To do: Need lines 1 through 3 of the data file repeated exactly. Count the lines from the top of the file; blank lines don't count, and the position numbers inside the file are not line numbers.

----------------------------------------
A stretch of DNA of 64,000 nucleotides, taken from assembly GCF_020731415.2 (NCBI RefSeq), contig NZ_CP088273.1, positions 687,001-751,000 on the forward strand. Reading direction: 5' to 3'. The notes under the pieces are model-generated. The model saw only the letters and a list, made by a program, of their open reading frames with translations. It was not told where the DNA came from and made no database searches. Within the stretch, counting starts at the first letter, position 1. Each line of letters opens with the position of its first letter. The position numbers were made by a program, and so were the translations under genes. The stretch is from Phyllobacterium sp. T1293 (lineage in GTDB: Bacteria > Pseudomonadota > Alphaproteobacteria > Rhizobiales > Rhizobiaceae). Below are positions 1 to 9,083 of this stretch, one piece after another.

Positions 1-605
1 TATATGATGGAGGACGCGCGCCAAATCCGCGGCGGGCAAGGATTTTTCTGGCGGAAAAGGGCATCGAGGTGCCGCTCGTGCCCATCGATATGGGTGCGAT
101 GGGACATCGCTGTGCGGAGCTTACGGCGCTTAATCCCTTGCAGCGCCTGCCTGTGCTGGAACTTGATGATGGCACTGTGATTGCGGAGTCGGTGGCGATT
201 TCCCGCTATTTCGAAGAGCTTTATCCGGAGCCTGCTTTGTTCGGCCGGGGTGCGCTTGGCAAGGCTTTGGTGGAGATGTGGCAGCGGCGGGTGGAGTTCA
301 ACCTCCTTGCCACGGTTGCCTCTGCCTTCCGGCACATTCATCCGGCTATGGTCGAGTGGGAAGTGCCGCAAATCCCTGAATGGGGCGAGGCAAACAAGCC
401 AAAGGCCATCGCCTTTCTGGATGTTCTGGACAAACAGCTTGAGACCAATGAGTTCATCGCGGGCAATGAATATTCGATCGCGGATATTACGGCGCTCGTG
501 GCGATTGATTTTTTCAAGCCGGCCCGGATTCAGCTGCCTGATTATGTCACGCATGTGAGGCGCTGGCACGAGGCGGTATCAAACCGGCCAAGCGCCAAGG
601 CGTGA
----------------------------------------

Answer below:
A stretch of DNA of 64,000 nucleotides, taken from assembly GCF_020731415.2 (NCBI RefSeq), contig NZ_CP088273.1, positions 687,001-751,000 on the forward strand. Reading direction: 5' to 3'. The notes under the pieces are model-generated. The model saw only the letters and a list, made by a program, of their open reading frames with translations. It was not told where the DNA came from and made no database searches. Within the stretch, counting starts at the first letter, position 1. Each line of letters opens with the position of its first letter. The position numbers were made by a program, and so were the translations under genes. The stretch is from Phyllobacterium sp. T1293 (lineage in GTDB: Bacteria > Pseudomonadota > Alphaproteobacteria > Rhizobiales > Rhizobiaceae). Below are positions 1 to 9,083 of this stretch, one piece after another.

Positions 1-605
1 TATATGATGGAGGACGCGCGCCAAATCCGCGGCGGGCAAGGATTTTTCTGGCGGAAAAGGGCATCGAGGTGCCGCTCGTGCCCATCGATATGGGTGCGAT